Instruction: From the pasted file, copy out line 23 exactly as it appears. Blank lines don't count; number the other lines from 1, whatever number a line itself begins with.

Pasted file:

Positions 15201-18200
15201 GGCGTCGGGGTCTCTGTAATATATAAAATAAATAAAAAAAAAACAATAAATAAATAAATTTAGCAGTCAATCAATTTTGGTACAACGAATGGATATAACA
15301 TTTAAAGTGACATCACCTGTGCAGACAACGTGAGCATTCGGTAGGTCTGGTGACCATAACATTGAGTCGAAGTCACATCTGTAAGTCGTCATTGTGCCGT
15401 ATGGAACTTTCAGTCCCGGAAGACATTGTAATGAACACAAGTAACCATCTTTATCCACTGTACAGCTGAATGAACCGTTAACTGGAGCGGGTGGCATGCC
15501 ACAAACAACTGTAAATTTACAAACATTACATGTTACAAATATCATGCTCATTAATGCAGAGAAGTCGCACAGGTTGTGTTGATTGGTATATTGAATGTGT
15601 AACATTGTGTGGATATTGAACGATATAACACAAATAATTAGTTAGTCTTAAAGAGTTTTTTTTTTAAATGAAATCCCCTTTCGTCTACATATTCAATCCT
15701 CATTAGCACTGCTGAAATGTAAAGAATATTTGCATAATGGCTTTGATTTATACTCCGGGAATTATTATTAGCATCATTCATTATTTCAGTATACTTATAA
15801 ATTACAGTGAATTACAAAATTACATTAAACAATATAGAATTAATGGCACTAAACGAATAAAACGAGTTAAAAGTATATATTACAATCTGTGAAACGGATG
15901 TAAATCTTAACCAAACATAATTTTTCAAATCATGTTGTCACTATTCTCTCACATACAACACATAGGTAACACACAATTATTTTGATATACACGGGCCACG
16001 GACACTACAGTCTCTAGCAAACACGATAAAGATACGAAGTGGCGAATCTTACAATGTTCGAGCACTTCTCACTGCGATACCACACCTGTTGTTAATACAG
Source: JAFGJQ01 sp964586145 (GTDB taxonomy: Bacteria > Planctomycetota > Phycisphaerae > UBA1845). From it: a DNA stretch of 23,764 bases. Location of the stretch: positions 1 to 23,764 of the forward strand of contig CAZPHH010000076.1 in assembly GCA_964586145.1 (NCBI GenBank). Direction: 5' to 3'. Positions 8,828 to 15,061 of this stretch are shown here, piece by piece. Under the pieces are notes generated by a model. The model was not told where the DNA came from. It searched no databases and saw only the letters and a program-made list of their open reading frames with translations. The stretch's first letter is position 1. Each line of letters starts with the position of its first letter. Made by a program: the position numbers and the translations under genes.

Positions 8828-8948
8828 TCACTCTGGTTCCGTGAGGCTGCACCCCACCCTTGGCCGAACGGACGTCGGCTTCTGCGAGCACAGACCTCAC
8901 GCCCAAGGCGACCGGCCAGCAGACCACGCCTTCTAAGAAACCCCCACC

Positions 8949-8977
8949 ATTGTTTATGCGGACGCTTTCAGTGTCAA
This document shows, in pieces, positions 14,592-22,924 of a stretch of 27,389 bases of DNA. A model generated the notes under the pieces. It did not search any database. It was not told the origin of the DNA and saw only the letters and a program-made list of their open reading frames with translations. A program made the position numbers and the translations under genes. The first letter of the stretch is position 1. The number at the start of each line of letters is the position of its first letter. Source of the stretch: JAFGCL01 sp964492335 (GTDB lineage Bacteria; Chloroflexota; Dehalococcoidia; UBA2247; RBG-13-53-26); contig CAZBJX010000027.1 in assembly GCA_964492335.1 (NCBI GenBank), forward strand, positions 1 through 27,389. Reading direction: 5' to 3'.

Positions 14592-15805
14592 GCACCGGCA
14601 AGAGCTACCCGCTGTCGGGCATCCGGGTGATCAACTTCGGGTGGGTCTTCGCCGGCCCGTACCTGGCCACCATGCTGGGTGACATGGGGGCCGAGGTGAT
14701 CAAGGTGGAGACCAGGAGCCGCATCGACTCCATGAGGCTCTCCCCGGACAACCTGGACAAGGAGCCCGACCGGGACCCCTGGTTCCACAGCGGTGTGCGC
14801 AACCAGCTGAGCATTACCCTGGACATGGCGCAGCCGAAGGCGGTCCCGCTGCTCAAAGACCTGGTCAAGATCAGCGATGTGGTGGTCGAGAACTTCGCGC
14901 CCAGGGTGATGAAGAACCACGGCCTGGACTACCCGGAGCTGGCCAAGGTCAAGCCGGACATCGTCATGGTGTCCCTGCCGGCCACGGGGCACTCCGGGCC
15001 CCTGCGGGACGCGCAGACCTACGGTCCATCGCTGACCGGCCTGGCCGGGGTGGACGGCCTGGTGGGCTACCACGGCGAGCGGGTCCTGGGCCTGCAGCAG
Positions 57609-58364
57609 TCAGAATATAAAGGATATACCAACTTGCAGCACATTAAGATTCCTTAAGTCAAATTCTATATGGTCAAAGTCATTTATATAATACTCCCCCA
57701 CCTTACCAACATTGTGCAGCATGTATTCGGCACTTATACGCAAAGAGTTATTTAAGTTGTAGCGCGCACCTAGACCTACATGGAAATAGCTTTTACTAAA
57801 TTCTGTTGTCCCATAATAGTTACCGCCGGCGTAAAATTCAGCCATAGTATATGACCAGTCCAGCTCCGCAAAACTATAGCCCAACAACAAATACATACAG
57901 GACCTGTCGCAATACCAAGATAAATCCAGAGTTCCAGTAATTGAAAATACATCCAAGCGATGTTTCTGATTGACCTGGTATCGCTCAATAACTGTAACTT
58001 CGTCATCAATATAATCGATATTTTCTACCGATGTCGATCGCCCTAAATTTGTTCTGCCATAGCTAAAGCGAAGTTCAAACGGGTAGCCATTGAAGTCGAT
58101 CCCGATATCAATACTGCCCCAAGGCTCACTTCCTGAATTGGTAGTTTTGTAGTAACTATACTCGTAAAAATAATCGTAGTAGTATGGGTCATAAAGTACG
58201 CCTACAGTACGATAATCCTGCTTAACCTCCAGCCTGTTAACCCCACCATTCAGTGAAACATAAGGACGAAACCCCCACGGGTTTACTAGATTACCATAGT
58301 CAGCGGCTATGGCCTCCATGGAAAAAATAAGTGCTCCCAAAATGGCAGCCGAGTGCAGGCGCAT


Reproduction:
14901 CCAGGGTGATGAAGAACCACGGCCTGGACTACCCGGAGCTGGCCAAGGTCAAGCCGGACATCGTCATGGTGTCCCTGCCGGCCACGGGGCACTCCGGGCC